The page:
Jerry

Albuquerque, NM

#121 Apr 25, 2013
We took both of our loved dogs to Dr. Hayes when there lifes were comming to an end, he took great care of them and us. He made the time we had with them the best it could be. I would take my beloved pets their any day. Thank you Dr. Hayes!!!!! and dont listen to any of this crap.....
Dr Death

Alamogordo, NM

#122 Apr 25, 2013
Jerry wrote:
We took both of our loved dogs to Dr. Hayes when there lifes were comming to an end, he took great care of them and us. He made the time we had with them the best it could be. I would take my beloved pets their any day. Thank you Dr. Hayes!!!!! and dont listen to any of this crap.....
I could have saved you a ton of money. I would have put two bullets through the heads of your mutts for free. That quack of a vet ripped you off I guarantee it. Did you go to his place of business or did you have to take your mutts down to the jail to get him to do it?
Actual former employee

United States

#123 Jun 16, 2013
Hmm....where to start? First off I wish I had found this thread sooner. I am an actual former not disgruntled employee. The only reason I am no longer working at Button Brand, is because I had to move. Operation of the x-ray machine had to be done by an experienced assistant. If you were not trained yet, the doctor himself would take the x-ray.

Dr. Hays is an excellent surgeon. As for the patients that bled out after a routine spayÖIn my experience this has only ever happened one of two ways (at any clinic). One way is when a patient had an underlying disease that was not caught before surgery due to the owner declining blood work before the procedure. These tests can help detect anemia, dehydration, diabetes, kidney disease and liver disease. All these conditions can contribute to complications in anesthesia and surgery. The blood work is recommended for all pets, but highly recommended for pets 6 years and older. This information is on the surgical release form at Button Brand that must be signed by the owner before the procedure. The other way is when a patient is allowed to be too active at home after the procedure. Upon release after surgery owners are advised: no running, no jumping, & no playing. This is to prevent the stress of them bouncing around and stretching their bellies from injuring the interior or exterior stitches. Neither of these reasons are any indicator of surgical quality.

As for the parvo outbreaks, the pups are brought in by the sheriff's department into the county shelter at Button Brand. They are vaccinated upon arrival, but there is no way to prevent them from getting a disease if they are already exposed to it before getting there and getting vaccinated.

For those who say he is all about money really donít know him very well. Dr. Hays is one of the most compassionate veterinarians I have ever worked with. He has lost so much money catering to those who cannot afford the care their animal needs. This includes county animals or animals brought into the veterinary clinic. The county does not pay for anything additional than what was set in the contract. The donations go either to the animal the donation is specified for, or to a general collective fund to be used for the shelter animals. Donations also only go so far and has never paid for any of the animals that are brought into the clinic where the owner cannot pay for the services rendered.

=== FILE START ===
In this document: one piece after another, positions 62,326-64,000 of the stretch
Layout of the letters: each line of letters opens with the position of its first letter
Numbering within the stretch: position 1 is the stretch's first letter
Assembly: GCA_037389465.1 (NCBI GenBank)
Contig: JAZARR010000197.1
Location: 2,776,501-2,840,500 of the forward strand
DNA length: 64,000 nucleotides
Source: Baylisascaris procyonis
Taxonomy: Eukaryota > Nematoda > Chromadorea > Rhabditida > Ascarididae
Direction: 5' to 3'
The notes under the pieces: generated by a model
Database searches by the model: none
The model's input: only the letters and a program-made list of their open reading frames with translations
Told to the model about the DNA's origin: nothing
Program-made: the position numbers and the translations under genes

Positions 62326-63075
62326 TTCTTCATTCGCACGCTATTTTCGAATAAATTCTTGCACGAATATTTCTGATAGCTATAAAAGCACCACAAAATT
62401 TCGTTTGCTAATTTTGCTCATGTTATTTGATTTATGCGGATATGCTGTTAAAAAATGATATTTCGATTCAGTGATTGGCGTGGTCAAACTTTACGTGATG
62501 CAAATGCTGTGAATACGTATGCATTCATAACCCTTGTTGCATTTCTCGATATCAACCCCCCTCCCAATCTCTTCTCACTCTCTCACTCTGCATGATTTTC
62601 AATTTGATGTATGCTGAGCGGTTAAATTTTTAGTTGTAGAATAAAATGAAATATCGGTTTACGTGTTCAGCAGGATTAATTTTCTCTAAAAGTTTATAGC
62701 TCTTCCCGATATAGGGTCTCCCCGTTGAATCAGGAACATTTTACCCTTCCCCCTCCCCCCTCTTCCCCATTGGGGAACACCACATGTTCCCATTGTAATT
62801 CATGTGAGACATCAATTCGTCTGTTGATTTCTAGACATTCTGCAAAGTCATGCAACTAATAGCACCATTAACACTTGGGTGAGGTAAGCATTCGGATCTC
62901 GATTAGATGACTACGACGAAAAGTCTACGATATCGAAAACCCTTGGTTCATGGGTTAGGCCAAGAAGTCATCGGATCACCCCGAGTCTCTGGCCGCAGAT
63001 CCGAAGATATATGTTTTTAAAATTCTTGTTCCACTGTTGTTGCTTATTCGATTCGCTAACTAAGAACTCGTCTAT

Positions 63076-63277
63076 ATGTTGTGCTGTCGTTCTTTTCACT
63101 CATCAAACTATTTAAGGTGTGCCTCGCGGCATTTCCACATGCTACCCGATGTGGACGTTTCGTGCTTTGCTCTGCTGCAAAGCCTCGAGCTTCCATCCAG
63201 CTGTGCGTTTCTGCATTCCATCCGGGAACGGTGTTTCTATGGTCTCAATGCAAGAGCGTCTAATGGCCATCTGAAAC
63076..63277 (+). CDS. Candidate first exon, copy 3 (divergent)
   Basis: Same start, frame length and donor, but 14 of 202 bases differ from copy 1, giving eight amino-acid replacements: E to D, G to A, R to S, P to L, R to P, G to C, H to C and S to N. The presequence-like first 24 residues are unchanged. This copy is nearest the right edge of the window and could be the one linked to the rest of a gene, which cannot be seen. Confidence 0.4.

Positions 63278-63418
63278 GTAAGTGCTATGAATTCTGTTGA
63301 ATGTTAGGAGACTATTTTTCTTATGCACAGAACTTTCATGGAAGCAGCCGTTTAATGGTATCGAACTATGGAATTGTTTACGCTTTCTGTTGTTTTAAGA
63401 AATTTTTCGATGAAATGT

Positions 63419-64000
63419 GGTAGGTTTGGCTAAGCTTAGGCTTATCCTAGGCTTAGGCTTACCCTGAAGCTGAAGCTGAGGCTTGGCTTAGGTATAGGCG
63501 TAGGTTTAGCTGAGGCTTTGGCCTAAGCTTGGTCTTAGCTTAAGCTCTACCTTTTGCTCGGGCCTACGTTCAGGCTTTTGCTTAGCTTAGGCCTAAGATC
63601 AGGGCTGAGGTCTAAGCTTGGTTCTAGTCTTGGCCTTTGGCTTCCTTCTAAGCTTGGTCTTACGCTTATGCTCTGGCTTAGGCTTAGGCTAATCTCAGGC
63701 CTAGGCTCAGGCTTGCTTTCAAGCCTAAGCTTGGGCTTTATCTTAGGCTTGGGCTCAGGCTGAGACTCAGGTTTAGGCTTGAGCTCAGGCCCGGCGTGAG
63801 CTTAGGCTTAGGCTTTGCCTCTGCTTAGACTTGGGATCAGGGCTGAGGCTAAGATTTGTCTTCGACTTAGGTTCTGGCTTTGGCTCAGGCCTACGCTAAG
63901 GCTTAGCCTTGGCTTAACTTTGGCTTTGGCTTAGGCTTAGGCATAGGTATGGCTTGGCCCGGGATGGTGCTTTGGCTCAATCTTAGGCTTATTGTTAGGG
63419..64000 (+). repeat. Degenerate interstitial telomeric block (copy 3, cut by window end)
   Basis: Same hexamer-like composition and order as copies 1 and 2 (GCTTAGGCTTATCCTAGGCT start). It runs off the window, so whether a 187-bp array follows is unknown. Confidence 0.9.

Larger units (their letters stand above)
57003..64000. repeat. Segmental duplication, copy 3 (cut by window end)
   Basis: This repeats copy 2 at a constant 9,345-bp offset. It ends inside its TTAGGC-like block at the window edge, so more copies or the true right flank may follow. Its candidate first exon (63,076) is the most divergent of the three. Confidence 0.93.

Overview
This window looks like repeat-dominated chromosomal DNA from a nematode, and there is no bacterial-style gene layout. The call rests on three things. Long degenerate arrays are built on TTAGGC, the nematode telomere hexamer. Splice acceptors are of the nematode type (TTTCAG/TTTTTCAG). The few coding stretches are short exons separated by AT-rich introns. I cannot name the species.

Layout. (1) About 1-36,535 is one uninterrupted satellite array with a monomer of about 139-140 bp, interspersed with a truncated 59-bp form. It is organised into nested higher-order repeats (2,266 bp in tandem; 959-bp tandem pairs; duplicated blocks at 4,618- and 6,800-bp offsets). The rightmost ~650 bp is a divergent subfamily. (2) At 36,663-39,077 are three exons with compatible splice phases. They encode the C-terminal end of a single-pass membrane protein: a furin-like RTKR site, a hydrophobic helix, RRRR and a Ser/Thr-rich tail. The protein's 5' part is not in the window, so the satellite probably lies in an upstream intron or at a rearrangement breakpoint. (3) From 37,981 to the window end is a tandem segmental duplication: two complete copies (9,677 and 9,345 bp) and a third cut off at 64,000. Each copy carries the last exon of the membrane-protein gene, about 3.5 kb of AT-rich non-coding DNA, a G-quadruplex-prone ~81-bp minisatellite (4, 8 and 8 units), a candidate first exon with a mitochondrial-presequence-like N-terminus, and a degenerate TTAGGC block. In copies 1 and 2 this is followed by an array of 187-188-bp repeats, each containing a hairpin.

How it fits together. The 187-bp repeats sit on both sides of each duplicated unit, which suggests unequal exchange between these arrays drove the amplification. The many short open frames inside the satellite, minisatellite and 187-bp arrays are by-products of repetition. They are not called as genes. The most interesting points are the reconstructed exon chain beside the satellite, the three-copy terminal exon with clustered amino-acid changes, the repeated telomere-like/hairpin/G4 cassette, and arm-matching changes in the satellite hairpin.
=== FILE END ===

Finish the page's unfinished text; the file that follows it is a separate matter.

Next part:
The clinic never opened at 8am...8:30 was the earliest anyone was available to take an animal for drop off, and the clinic still did not technically open until 9am.

If you have had a bad personal experience with the front staff, the shelter, or the clinic in general, have you reported it to the management or the doctor so they could address it?
truth

Alamogordo, NM

#124 Jun 16, 2013
Actual former employee wrote:
Hmm....where to start? First off I wish I had found this thread sooner. I am an actual former not disgruntled employee. The only reason I am no longer working at Button Brand, is because I had to move. Operation of the x-ray machine had to be done by an experienced assistant. If you were not trained yet, the doctor himself would take the x-ray.

Dr. Hays is an excellent surgeon. As for the patients that bled out after a routine spay¬ÖIn my experience this has only ever happened one of two ways (at any clinic). One way is when a patient had an underlying disease that was not caught before surgery due to the owner declining blood work before the procedure. These tests can help detect anemia, dehydration, diabetes, kidney disease and liver disease. All these conditions can contribute to complications in anesthesia and surgery. The blood work is recommended for all pets, but highly recommended for pets 6 years and older. This information is on the surgical release form at Button Brand that must be signed by the owner before the procedure. The other way is when a patient is allowed to be too active at home after the procedure. Upon release after surgery owners are advised: no running, no jumping, & no playing. This is to prevent the stress of them bouncing around and stretching their bellies from injuring the interior or exterior stitches. Neither of these reasons are any indicator of surgical quality.

As for the parvo outbreaks, the pups are brought in by the sheriff's department into the county shelter at Button Brand. They are vaccinated upon arrival, but there is no way to prevent them from getting a disease if they are already exposed to it before getting there and getting vaccinated.

For those who say he is all about money really don’t know him very well. Dr. Hays is one of the most compassionate veterinarians I have ever worked with. He has lost so much money catering to those who cannot afford the care their animal needs. This includes county animals or animals brought into the veterinary clinic. The county does not pay for anything additional than what was set in the contract. The donations go either to the animal the donation is specified for, or to a general collective fund to be used for the shelter animals. Donations also only go so far and has never paid for any of the animals that are brought into the clinic where the owner cannot pay for the services rendered.

The clinic never opened at 8am...8:30 was the earliest anyone was available to take an animal for drop off, and the clinic still did not technically open until 9am.

If you have had a bad personal experience with the front staff, the shelter, or the clinic in general, have you reported it to the management or the doctor so they could address it?
Thank you Dr Hayes is a good man and Vet!!